lessons in design :: Finding the right white {project nursery}
Wednesday, June 26, 2013 by {darlene}

I loved reading about all the interior decorator’s faves in yesterday’s post: Decorator Recommended Whites. It definitely got me excited to try some new whites.

Which is a good thing, since I am planning on using white walls in both Project Nursery AND Project Library.

So, once you have a selection of whites to choose from, how do you go about Finding the Right White ?

The fact of the matter is: you never truly know what a white is going to look like until it is painted – on the wall – in your space. I wish there were another way, but truthfully, you must try it on the wall first. And, therefore, the hunt for the perfect white can be so frustrating.

But there are some steps you can take to narrow down the insanity.

Finding the Right White

How to find the right white:

1. Start with good recommendations from friends and designers {ideally those who have actually used that paint color.}

2. Do some further investigating online by searching for finished ROOMS that have been done in that/those paint colors. Some paint colors are easy to find in images, and some are not. But, if you can find several pictures online in an actual room, this can give you a better idea of how that white actually look/feel in a space.

3. Narrow down your choices based on your own personal style. {ex. Do you love greens? Then don’t be afraid of whites with green undertones. If you prefer the warmth of a creamy white, don’t listen to someone who says they hate yellows in their whites.}

4. Narrow down your choices based on the room’s purpose {ex. I wasn’t afraid to go a little creamy pink in the girl’s nursery. In the library, my focus was keeping the room bright since the cabinets will be dark.}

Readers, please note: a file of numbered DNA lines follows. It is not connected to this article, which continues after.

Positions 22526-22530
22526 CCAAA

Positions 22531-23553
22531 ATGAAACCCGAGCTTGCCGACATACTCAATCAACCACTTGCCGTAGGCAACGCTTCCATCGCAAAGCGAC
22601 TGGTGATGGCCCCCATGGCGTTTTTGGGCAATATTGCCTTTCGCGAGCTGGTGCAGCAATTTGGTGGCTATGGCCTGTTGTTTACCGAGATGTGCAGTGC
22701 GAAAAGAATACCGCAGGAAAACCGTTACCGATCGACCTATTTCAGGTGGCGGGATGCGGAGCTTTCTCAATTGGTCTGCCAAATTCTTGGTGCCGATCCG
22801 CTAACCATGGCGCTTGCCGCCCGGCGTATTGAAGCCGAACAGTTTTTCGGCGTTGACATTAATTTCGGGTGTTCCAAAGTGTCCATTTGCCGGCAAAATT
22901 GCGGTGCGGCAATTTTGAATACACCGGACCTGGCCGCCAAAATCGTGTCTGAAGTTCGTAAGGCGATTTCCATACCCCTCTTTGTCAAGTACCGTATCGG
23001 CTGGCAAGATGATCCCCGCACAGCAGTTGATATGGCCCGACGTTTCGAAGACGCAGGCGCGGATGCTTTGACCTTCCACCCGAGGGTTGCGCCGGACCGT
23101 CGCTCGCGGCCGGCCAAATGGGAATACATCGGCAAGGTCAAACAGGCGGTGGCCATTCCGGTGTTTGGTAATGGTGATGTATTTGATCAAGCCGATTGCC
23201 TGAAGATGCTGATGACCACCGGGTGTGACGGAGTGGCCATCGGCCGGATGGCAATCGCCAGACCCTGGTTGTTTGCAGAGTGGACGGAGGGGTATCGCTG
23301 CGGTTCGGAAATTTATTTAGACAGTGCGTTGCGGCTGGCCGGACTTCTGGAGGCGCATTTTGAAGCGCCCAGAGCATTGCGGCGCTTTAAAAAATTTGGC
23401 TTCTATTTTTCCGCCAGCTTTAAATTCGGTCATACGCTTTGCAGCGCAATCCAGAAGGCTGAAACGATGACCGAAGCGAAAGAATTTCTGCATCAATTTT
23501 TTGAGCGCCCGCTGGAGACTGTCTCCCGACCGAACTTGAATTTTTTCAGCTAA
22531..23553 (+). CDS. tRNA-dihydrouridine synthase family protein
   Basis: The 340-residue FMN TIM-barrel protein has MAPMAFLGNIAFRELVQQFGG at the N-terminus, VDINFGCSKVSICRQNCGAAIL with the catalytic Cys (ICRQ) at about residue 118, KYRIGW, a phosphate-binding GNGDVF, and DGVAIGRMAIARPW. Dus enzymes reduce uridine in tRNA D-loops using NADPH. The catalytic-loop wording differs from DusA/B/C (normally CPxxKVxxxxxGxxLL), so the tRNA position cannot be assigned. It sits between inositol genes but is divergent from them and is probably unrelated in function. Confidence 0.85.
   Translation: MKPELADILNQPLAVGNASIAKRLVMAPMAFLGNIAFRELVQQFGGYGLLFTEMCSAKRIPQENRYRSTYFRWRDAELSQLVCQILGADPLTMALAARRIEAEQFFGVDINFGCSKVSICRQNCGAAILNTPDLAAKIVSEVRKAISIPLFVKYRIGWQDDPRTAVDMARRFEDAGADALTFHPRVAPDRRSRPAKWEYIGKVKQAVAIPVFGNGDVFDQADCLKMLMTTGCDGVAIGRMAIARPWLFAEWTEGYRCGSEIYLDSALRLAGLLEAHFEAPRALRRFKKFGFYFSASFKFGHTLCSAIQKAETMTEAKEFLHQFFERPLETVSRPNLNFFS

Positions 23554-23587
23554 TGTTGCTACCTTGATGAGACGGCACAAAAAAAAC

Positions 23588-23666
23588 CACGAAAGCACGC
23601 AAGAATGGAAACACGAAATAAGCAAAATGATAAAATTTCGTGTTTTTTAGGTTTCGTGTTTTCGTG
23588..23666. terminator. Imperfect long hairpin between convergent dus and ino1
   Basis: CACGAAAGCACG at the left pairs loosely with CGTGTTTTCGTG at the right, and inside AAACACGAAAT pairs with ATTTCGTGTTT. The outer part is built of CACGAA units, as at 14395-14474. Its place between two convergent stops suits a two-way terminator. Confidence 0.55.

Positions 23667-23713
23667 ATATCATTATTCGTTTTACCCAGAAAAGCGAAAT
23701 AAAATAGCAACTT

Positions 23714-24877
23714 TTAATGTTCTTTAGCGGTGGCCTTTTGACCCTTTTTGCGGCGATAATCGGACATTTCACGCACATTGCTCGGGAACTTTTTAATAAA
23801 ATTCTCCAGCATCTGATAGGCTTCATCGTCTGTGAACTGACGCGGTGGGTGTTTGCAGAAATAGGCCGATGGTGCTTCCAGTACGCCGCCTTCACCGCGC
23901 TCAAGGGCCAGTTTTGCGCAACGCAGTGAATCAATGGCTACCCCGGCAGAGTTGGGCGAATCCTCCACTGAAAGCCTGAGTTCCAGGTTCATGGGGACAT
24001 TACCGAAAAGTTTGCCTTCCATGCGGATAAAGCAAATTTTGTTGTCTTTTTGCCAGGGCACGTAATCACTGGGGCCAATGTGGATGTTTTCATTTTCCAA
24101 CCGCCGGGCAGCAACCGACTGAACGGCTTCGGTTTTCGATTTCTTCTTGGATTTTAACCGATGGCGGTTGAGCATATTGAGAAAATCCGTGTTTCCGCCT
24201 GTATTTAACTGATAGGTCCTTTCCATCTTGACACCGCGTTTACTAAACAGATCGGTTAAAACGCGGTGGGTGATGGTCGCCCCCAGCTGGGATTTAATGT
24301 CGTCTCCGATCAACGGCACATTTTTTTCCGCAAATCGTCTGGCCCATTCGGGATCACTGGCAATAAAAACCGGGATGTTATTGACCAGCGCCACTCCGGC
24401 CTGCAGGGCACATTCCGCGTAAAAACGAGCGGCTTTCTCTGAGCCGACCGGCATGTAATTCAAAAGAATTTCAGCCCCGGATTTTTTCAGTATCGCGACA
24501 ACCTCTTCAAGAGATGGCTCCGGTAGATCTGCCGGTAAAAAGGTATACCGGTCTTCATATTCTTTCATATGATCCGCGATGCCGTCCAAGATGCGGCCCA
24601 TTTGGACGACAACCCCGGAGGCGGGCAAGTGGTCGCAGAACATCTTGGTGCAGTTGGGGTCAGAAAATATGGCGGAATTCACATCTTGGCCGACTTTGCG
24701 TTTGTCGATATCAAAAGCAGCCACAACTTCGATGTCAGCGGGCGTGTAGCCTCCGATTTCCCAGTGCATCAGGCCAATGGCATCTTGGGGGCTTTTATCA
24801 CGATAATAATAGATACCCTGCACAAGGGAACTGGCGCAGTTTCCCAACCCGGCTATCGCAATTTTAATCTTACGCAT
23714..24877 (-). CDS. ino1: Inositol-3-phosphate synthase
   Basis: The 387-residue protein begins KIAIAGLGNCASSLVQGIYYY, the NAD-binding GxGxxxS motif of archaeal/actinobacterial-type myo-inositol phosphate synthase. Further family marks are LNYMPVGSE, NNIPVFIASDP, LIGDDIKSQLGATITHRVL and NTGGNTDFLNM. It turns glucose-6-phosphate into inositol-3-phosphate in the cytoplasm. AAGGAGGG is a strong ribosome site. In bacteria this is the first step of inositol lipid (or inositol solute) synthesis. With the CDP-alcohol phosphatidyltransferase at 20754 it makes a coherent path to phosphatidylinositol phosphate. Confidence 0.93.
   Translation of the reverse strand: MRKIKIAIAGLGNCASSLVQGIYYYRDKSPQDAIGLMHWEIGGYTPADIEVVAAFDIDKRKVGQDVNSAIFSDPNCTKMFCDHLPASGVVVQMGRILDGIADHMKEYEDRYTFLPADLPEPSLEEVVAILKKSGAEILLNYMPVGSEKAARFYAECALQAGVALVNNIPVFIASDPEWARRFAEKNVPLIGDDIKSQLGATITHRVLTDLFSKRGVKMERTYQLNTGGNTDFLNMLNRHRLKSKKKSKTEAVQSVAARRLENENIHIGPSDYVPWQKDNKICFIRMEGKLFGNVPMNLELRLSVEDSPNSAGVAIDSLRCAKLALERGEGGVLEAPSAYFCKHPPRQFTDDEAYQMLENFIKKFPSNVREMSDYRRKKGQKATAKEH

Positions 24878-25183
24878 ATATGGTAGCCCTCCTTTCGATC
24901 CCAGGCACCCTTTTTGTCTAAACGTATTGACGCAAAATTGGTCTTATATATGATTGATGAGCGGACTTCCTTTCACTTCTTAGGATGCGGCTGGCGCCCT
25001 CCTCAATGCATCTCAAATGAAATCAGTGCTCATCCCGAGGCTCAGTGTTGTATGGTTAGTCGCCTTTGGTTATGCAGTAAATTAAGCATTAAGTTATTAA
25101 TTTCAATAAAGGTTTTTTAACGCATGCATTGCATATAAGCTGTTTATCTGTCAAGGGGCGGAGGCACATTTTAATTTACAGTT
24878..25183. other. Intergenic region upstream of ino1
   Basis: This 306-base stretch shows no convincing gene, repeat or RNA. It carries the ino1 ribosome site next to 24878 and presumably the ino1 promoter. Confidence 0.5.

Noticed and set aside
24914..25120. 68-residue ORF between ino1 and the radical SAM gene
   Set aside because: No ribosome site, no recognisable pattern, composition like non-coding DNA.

5. The most important step: Buy several samples of the different paint colors and paint them on the wall! Oh, it can be so tempting to skip this step. But don’t!

6. Once you see the paint on your walls, you will need to then 1. Trust your instincts and then 2. Just GO for it!

 

Here are some pics of me putting my own advice to work here at Fieldstone Hill, in project nursery:

Finding the right white

Finding the right whiteThe step of painting the samples up on the walls was, of course, the MOST helpful part of the process. No matter how tempted you are to skip this step, I repeat, don’t!!

So, what did I decide?

Well, the winner is Farrow and Ball Clunch! It had a touch of pink without reading “pink,” and it had the subtle but clear contrast to our trim color that I was going for.

I could have never figured all this out from a paint swatch!

I can’t wait to show you the pics!!! Soooooo pretty! Ooh, you are going to love it!

 

 

 

 

 *****Don’t forget to work on your Ditto DIY challenge this week. The grand link up party will be next Monday the 1st of July!****

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Labeled: beautiful colors, lessons in design, project nursery

7 Comments

  • Can I just say I picked that one out of your samples?! The nursery is going to look fabulous!!

  • I enjoy a white with a caramel undertone.

  • Oh, white is such a hard color because just a touch of color will change its mood. I agree you must paint the walls first to see how it looks in the light and on the wall.

  • Whites are so difficult to perfect. Good tips on finding the right fit.

  • I am planning on painting three whole rooms white and it is so hard to pick. The bathroom is fairly easy since it has to blend with the creamy white tiles but for the kitchen and kids room it’s a bit harder. I want the kitchen more crisp(but not super white) and the kids room to be more creamy but without looking yellow or dingy. It’s time to go grab those samples I guess!

  • I didn’t read this in your article, but putting a sample on all four walls and looking at them over the course of 24 hours at a minimum. Sunny days vs cloudy days; day vs night. It matters. Have the actual light fixture with the actual bulb you’ll be using that will be in the room to look at the samples both day and night. Ignore the names till you are ready to order your gallon(s) of paint. Keep notes, so you’ll remember that “color #3 looked too blue in morning light.”
    Consider the sheen carefully too. Flat is best for rough walls, bedrooms and living rooms. High gloss for trim and woodwork. Scrubbable for kitchens and baths.
    Don’t be in a hurry. You’ll be sorry if you don’t take time with this process.

  • Do you have any thoughts about how to choose a paint color for a small, one north facing window guest room? It tends to be dark.

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